NAGC 2023

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Presentations by UConn Affiliated Faculty and Students

Thursday, November 9

The Essential What and Why of Curriculum for Gifted and Talented Students
8:00 – 11:30 am | Yucatan 1/2
Tamra Stambaugh (Whitworth University), Christine Deitz (University of Arkansas at Little Rock), Catherine A. Little, Shelagh A. Gallagher (Engaged Education)

Friday, November 10

Differentiate Up! A Guide to Plan and Organize Differentiation
8:00 – 9:00 am | Coronado M/N
Susan Dulong Langley, Ashley Y. Carpenter (William & Mary), Kenneth J. Wright, Luis Orione Ferreira, Kelly L. Kearney

Developing Creative Problem-solving and Computational Thinking Skills in Gifted Learners
9:15 – 9:45 am | Monterey 1
Lihong Xie, Gregory T. Boldt

Research to Guide Practice: Findings from the National Research Center That Practitioners Need to Know
9:15 – 10:15 am | Durango 1
Del Siegle

How Much Teacher Is in the Teacher Rating Scale?
10:30 – 11:30 am | Coronado D/E
Betsy McCoach, Scott J. Peters (Houghton-Mifflin-Harcourt), Daniel A. Long

Paradigms of Giftedness: Understanding the Debate over Policy and Practice (Poster 49)
12:00 – 1:00 pm | Veracruz Exhibit Hall
John P. Burrell

Exhibitor Workshop: Renzulli Learning: Differentiated, Infused, Enriched Experiences for Students
2:30 – 3:30 pm | Cancun
Sally R. Reis, Coral Marsh (Pinellas County Schools)

Saturday, November 11       

Lessons Learned from Javits Projects: How Talented Teachers Develop Their Talents
8:00 – 9:00 am | Coronado J
Ann Robinson (University of Arkansas at Little Rock), Tamra Stambaugh (Whitworth University), Catherine A. Little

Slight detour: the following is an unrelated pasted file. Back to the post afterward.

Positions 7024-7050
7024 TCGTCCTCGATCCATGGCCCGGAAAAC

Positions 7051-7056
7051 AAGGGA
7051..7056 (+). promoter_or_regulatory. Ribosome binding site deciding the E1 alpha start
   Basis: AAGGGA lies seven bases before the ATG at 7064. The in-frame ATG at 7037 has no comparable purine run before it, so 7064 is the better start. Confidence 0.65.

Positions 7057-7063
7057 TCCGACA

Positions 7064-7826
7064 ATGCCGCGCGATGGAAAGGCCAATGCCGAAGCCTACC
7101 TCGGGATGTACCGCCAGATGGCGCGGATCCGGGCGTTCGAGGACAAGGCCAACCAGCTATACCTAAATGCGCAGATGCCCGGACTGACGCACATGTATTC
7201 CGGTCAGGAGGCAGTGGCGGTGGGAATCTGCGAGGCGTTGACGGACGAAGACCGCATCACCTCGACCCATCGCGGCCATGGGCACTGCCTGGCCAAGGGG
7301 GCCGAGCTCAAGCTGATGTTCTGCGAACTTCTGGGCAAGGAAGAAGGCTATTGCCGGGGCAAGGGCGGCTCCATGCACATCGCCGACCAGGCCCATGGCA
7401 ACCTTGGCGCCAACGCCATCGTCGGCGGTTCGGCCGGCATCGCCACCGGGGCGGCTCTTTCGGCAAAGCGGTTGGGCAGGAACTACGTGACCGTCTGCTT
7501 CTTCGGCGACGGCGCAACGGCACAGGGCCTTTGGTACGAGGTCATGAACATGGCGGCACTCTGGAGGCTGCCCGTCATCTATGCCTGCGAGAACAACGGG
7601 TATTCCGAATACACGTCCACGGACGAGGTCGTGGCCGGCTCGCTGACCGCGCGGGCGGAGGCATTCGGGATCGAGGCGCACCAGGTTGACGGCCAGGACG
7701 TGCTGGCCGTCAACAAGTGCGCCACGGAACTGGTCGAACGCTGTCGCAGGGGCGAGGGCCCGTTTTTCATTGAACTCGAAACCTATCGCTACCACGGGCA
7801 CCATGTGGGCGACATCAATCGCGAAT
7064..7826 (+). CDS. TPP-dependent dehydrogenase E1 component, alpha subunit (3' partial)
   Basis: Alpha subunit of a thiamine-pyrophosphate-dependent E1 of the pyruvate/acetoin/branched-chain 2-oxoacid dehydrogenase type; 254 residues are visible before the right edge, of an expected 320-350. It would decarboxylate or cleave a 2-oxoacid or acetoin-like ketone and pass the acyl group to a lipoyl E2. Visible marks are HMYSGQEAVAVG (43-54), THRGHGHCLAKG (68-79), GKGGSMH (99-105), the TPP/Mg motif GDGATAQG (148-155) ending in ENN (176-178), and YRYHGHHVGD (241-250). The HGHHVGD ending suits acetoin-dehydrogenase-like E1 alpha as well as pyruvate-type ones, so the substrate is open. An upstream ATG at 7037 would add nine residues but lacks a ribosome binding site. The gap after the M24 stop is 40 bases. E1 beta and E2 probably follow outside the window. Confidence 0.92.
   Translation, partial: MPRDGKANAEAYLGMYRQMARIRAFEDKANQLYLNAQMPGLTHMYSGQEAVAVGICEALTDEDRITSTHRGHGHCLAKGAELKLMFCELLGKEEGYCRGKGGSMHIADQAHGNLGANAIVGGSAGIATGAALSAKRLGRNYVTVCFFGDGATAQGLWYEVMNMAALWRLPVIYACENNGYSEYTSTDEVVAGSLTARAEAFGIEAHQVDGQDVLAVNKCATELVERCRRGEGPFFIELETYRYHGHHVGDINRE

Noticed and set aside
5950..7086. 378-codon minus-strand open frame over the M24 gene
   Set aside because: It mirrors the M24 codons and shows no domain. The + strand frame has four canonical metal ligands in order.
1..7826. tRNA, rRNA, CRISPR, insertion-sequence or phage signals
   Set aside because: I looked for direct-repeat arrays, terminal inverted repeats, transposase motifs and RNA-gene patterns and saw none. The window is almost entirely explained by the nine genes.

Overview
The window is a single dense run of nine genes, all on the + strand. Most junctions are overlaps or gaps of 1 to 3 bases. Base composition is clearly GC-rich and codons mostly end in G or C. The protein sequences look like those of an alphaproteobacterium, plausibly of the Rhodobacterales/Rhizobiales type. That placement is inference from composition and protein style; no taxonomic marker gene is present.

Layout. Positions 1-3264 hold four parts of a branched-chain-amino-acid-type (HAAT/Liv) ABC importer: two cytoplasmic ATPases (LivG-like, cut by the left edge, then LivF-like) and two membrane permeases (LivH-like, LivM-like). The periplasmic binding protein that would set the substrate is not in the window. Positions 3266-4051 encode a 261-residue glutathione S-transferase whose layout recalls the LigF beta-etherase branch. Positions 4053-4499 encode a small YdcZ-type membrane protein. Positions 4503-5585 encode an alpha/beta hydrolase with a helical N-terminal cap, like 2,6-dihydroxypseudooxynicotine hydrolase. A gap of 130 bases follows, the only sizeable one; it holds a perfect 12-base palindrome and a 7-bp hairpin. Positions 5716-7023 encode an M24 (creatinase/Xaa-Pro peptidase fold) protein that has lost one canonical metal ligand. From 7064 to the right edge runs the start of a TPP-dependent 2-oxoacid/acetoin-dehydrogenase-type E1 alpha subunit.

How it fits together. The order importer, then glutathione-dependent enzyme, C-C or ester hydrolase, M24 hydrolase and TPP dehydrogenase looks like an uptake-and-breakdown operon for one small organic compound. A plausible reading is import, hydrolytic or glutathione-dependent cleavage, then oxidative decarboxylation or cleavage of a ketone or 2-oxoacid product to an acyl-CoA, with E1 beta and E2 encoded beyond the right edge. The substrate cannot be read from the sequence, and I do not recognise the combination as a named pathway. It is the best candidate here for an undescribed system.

Developing Math Talent in Students Across All Classroom Settings: Let’s Explore Algebra!
9:15 – 10:15 am | Coronado L
Katherine Gavin

The Devil Is in the Details: Creating an Effective Universal Screening Process
9:15 – 10:15 am | Fiesta 5
Lindsay Lee (East Tennessee State University), Scott J. Peters (Houghton-Mifflin-Harcourt), Matthew Makel (University of Calgary), D. Betsy McCoach, Kiana Johnson (East Tennessee State University)

Signature Session: NAGC at 70: Where We Are, Where We’ve Been, Where We’re Going
10:30 – 11:30 am | Coronado H
Joy Lawson Davis (Johns Hopkins Univ & Bridges Academy Graduate School), Joseph S. Renzulli, Robert Sternberg, Joyce VanTassel-Baska (College of William and Mary), Lauri B. Kirsch (NAGC)

Yet They Created and Persisted: Cultivating Social-Emotional Wellness in Creative Learners
10:30 – 11:30 am | Fiesta 7/8
Lihong Xie, Julie H. Delgado, Gregory T. Boldt, Talbot S. Hook

Grant Writing 101: Tips for Successful Funding Proposals
1:15 – 2:15 pm | Durango 2
Del Siegle, D. Betsy McCoach, Catherine A. Little

Using the Schoolwide Enrichment Model to Develop the Gifts and Talents of Underrepresented and Twice-Exceptional Students
1:15 – 2:15 pm | Fiesta 3/4
Sally R. Reis, Joseph S. Renzulli

Eliciting Advanced Learning Evidence: A Dynamic Approach for Gifted English Learners
2:30 – 3:00 pm | Coronado J
Susan Dulong Langley, Del Siegle, John P. Burrell

Beyond Identification: Practical Strategies to Enhance English Learner Education
3:00 – 3:30 pm | Coronado J
Shana D. Lusk, Susan Dulong Langley

Professional Learning to Increase Understanding and Use of Academic Acceleration
3:45 – 4:45 pm | Coronado K
Daniel A. Long, Del Siegle, D. Betsy McCoach, Susan Assouline (Belin-Blank Center at University of Iowa)

Pulling Back the Curtain: Cultivating a Media and Critical Thinking Partnership
3:45 – 4:45 pm | Yucatan 1/2
Shannon McDonald

Signature Session: Teaching Controversial Topics
3:45 – 4:45 pm | Coronado H
Sally R. Reis, Matthew Fugate (Bridges Graduate School of Cognitive Diversity in Education), Jessica Wright (Florida Freedom to Read Project), Viviana Prieto (Marion County Public Schools)

The Pentatech: 5 Tech Competencies for 21st-century Gifted Students
3:45 – 4:45 pm | Durango 2
Talbot S. Hook

Two Decades of Equity in Action: Developing Talent in the Young Scholars Model
3:45 – 4:45 pm | Cabanas Beach